Summer School in Uganda!

Sapphire Metcalf, BA Politics student, shares her experience at the Natural Resources and Development Summer School of Kyambogo University, Uganda, after successfully being awarded an Association of Commonwealth Universities (ACU) Summer School grant through Birkbeck. Birkbeck undergraduate students are encouraged to apply for the 2020 ACU Summer School Grants by Friday 28 February 2020, please see the full details below.

July 1st, 2019, I landed in Kampala, the capital city of Uganda, to begin the summer of a lifetime studying in Africa.

I remember applying for the scholarship in early 2019 through Birkbeck and envisioning how incredible it would be to study for one month in another continent with students who may have completely different perspectives to me on common issues, due to cultural differences, life experience, and access to resources. A few months later I was informed that I had been put forward by Birkbeck to the final stages of the selection process and subsequently in early April the Association of Commonwealth Universities (ACU) congratulated me on the success of my application and to begin preparing for the incredible journey I was about to embark upon in Uganda!

When you are awarded the grant by the ACU you are then free to apply for one of the host universities available in that year. There were summer schools being held in stunning places such as Canada, India, Australia, and China however, I was instantly drawn to Kyambogo university in Uganda due to its focus on natural resources and development. My area of interest is centred in international development, climate change and environmental policy and the course Kyambogo offered boasted many insightful topics including; conservation planning and practice, climate change effects, gender and resource management, oil and gas, parks and wildlife and environmental development; which furthered my excitement for this unique experience.

From start to finish the summer school and all its staff and organisation managed to exceed my expectations, as I felt so welcome and at home, I almost forgot I was in Africa. The classes were thoroughly engaging from the academics at Kyambogo and I learned a lot, it was also incredibly interesting to engage in cultural aspects of learning as well, such as entering classes without shoes and saying a prayer before commencing. As well teaching from academics we often met with industry professionals such as the National Environment Management Authority, National Water and Sewage Corporation, and Bold Energy, a social enterprise. Lessons ran from Monday to Thursday, with Fridays reserved for day trips out of the university campus.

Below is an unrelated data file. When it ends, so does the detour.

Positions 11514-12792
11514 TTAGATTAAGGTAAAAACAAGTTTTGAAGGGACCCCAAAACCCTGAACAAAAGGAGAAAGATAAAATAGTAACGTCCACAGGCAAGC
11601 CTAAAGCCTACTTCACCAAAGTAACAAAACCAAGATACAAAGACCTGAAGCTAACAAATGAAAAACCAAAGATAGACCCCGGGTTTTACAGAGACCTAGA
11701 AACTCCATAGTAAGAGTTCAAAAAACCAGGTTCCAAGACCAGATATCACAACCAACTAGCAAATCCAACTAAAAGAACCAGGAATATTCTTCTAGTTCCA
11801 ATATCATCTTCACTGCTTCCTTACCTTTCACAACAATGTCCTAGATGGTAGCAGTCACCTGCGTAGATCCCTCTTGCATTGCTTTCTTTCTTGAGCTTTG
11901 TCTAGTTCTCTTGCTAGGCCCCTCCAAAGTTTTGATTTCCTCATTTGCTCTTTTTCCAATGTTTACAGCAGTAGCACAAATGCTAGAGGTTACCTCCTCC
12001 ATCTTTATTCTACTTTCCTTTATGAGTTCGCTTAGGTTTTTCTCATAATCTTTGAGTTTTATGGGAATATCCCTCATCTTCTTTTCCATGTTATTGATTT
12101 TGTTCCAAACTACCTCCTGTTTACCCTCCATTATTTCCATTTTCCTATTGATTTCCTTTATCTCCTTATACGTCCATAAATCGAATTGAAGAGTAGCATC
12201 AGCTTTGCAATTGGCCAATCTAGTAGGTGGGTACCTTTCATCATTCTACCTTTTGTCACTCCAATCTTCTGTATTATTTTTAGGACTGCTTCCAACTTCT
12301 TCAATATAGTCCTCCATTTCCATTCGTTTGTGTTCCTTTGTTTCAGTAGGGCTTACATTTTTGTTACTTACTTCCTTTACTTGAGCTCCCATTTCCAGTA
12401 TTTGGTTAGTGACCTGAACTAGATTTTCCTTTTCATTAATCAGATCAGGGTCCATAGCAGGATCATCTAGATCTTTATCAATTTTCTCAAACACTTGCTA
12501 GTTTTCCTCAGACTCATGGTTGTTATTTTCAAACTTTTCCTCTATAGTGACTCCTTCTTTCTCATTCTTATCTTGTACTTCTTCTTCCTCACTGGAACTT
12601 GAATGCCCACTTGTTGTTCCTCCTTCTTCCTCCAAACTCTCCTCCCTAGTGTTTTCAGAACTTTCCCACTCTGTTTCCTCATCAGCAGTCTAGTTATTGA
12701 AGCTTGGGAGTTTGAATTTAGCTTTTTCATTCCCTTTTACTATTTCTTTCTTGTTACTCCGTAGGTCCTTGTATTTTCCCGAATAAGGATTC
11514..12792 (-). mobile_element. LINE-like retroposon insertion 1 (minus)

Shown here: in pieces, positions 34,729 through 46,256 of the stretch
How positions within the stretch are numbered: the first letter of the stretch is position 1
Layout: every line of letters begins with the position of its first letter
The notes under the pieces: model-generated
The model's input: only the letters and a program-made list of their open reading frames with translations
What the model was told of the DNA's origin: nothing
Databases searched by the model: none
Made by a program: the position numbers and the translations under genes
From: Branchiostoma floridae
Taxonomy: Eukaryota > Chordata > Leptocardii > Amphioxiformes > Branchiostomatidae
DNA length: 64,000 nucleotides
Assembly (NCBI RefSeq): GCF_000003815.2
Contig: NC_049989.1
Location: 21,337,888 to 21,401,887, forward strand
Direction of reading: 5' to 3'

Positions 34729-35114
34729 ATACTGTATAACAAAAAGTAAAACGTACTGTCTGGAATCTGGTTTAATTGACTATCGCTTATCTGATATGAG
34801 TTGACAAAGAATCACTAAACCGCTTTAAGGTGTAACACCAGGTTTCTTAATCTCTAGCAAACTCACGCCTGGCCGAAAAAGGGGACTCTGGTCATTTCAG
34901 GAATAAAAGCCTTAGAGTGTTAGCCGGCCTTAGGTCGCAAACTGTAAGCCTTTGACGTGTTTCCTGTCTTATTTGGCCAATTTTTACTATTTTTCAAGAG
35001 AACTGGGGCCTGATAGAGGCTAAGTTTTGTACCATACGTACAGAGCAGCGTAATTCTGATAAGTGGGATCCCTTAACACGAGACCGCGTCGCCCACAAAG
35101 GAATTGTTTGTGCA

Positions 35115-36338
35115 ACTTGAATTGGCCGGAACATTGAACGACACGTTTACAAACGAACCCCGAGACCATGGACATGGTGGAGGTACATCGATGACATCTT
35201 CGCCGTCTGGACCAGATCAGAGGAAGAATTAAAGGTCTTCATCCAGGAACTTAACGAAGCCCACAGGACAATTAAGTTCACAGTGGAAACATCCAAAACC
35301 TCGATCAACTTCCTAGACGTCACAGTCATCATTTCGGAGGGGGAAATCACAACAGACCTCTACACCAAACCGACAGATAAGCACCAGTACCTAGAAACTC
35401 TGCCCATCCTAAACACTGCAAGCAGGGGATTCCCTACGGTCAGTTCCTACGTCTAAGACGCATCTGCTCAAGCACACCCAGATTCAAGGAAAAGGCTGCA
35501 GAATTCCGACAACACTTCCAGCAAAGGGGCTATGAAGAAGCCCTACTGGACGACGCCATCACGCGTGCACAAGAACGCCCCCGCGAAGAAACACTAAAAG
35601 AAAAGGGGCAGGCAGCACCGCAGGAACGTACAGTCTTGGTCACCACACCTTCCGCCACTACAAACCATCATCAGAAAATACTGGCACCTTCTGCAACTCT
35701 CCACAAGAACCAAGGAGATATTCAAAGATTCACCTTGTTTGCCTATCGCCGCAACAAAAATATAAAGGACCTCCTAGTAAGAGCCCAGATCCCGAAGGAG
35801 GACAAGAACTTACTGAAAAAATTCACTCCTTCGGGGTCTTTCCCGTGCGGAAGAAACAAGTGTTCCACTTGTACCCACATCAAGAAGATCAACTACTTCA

In preparation for our first outing we were given some local language to use and a local Buganda name, which all have a meaning; mine was Apalat which means laughter. We were then taken on a tour around Kampala and visited the famously hectic street markets, the largest mosque in the country, the King’s Palace and my fellow Ugandan classmates led us to try to local brew, which is a socialising activity for men and women within communities and is consumed through long bamboo straws. Other Fridays we ventured to the Ndere cultural centre to watch performances capturing the lives of a wide variety of African tribes, as well as the town Jinja, where we took a boat ride to witness the source of the River Nile and enjoy a delightful Ugandan delicacy; Tilapia. Some of us later returned to the River Nile to take part in some white-water rafting activities which was an altogether exhilarating experience especially on one of the most famous rivers in the world.

The summer school included a week long field trip to Murchison Falls National Park, which will always remain one of my most cherished memories. Our first day in the park began at sunrise, which was already beautiful enough, then we embarked on a jeep safari with a very knowledgeable and passionate tour guide. Along the way we saw giraffes, herds of elephants, buffalo, antelope including the Ugandan cob, warthogs, baboons, blue tailed monkeys, and many types of bird in their stunning natural habitats. Following the land safari, we travelled by boat where we spotted spectacular views of kingfishers hunting, hippos, and crocodiles and of course the magnificent Murchison Falls. Just when we thought it had all come to an end, we disembarked the boat by the Falls and hiked by foot to catch a close up of the waterfall, in fact we ended up so close that we were splashed by the force of the water. It truly was the most spectacular day of my life.

During the rest of the field trip we met with Ugandan Wildlife Authority where we discussed human and wildlife integration and interacted with local communities within the park. We also stopped at Total, the Oil and Gas company, to witness the effects their oil rigs are having on the park.

I would once again like to thank Birkbeck and the ACU for this opportunity, it has been such a unique and inspiring experience that will hugely enhance my career prospects and motivation to return to Africa. If you wish to spend your summer at university meeting wonderful people and making great contacts and visiting another remarkable part of the world and immersing yourself into the culture all whilst enriching your knowledge, then I could not recommend applying for summer school enough!

Birkbeck undergraduate students are encouraged to apply for the 2020 ACU Summer School Grants by 28th February – see full details and criteria. Complete the application form and return it to student-communications@bbk.ac.uk by Friday 28 February.

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